The House At The End Of The Road

Here’s a free story for readers of my blog. I’ll post it in parts. This is part 1.

Enjoy!

THE HOUSE AT THE END OF THE ROAD

By

Florence Witkop

PART 1 of 7

Moving in had been traumatic but also satisfying because at last we had a home. A real house, not like the series of rented apartments we’d lived in since I lost my job. ‘We’ being my son Caleb and me.

I used to be considered a talented and upwardly mobile graphic designer. ‘Was’ being the operative word since Zoog Designs no longer existed.

It had been a difficult few months for Caleb and me since I became unemployed.

I’d switched to homeschooling him because I had no clue what we were facing and it turned out to be a good decision. Lots of changes happened all too fast. Too many different schools wasn’t good for anyone, let alone a small-for-his-age, skinny boy with hair the color of wheat and more curiosity than the famous cat who got killed because of it. Who knew what he’d do in a series of schools where I didn’t know his friends, his teachers, or anyone at all? I wasn’t going to let that cat’s fate happen to Caleb because, unlike the cat, I doubted that satisfaction would bring him back.

So, after all those apartments and a switch to homeschooling, I was now the proud owner of a small house in the country with no neighbors in sight and no mortgage thanks to a portfolio manager who told me to sell my stock before Zoog went bankrupt.

It wasn’t a fortune but it was enough to pay for a very small house so far out in the country that I was the only person willing to even look at it, let alone buy it because everyone else thought about the long bus ride to school or the drive to work and passed on it. I didn’t have that worry and couldn’t wait to sign the papers.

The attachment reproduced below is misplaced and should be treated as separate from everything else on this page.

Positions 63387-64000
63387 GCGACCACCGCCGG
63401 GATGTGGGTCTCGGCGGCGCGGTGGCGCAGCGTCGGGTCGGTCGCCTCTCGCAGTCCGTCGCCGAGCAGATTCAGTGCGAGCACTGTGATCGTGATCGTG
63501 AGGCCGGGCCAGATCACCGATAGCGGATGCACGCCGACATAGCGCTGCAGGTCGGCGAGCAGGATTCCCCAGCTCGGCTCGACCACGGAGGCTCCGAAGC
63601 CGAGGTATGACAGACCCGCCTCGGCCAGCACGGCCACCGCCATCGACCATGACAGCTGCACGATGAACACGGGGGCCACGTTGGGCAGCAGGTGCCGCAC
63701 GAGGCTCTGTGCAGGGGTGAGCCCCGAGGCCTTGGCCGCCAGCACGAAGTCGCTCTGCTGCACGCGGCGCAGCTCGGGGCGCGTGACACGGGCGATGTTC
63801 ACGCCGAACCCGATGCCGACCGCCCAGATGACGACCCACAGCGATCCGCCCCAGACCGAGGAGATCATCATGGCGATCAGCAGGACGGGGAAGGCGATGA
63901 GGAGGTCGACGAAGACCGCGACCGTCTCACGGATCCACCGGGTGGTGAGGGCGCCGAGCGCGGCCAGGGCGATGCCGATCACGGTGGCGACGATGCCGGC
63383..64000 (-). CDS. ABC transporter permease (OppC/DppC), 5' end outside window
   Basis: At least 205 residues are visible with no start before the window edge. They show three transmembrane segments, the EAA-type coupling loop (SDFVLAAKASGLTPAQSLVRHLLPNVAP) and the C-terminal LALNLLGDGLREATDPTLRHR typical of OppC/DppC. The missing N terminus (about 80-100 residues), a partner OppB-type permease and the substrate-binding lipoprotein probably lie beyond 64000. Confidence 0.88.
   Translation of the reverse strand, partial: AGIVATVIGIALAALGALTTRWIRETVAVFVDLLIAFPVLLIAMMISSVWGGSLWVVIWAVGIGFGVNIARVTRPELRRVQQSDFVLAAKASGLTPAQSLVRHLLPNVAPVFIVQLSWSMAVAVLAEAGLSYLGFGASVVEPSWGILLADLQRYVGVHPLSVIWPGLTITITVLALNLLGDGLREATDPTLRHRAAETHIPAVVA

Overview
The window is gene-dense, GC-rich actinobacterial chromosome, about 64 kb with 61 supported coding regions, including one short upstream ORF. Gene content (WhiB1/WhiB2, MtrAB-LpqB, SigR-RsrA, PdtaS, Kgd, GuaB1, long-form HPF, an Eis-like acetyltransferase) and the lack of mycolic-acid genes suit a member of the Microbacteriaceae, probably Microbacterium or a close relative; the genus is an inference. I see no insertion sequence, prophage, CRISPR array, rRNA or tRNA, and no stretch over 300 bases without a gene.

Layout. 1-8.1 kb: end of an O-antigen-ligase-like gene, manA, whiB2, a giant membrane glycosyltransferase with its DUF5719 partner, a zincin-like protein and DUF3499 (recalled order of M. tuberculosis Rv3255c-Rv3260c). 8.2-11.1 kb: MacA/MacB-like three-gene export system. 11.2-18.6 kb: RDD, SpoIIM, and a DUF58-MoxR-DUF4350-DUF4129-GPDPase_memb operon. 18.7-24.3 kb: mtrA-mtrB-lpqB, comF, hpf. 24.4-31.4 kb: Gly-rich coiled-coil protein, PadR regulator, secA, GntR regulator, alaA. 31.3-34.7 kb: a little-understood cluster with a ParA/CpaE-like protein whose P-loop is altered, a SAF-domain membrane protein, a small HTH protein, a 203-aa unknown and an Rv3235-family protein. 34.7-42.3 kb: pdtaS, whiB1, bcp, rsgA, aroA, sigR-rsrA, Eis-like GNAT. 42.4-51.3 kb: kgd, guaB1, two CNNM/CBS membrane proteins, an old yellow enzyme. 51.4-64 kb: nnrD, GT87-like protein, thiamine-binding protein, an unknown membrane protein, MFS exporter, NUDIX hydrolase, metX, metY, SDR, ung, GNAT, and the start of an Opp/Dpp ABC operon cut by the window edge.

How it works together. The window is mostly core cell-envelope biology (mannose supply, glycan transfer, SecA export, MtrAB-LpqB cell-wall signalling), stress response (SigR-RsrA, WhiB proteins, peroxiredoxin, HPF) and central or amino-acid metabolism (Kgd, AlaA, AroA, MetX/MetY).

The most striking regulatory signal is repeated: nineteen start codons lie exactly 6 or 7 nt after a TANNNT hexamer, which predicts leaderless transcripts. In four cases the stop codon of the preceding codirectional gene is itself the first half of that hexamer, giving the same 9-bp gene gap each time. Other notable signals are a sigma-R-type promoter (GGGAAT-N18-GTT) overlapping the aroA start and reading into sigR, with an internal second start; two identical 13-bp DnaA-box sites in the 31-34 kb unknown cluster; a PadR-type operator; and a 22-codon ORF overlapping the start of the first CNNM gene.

After losing my job I’d become a free-lance graphic designer so I now made enough working from home to keep us fed and clothed as long as we lived frugally. In the country what was there to spend money on, anyway?

So we moved in. I let Caleb know there’d be no summer vacation for him. Lessons would continue at his desk from Good Will that was located beside my desk, also from Good Will. I’d design stuff and he’d get smart and we’d live happily ever after.

Or so I thought until the real estate agent, a lovely, grandmotherly woman named Lucy stopped by to see how we were doing. She knew we had no family, no friends in the area, and was a wee bit concerned about the remote location of the small house. So, being a decent person, once we were moved in, she stopped by with chocolate cake and a quart of ice cream.

Over treats beneath a huge tree of unknown species, she said, “The only possible problem I can see with your new life is the house at the end of the road.”

As I gulped and choked on cherry ice cream and chocolate cake, I looked down the road. I couldn’t see the house, of course because the dead end road was curvy and the house was over a mile away.

Can a house cause problems?

Her expression said it could.

What she didn’t say was what kind of problems they’d be.

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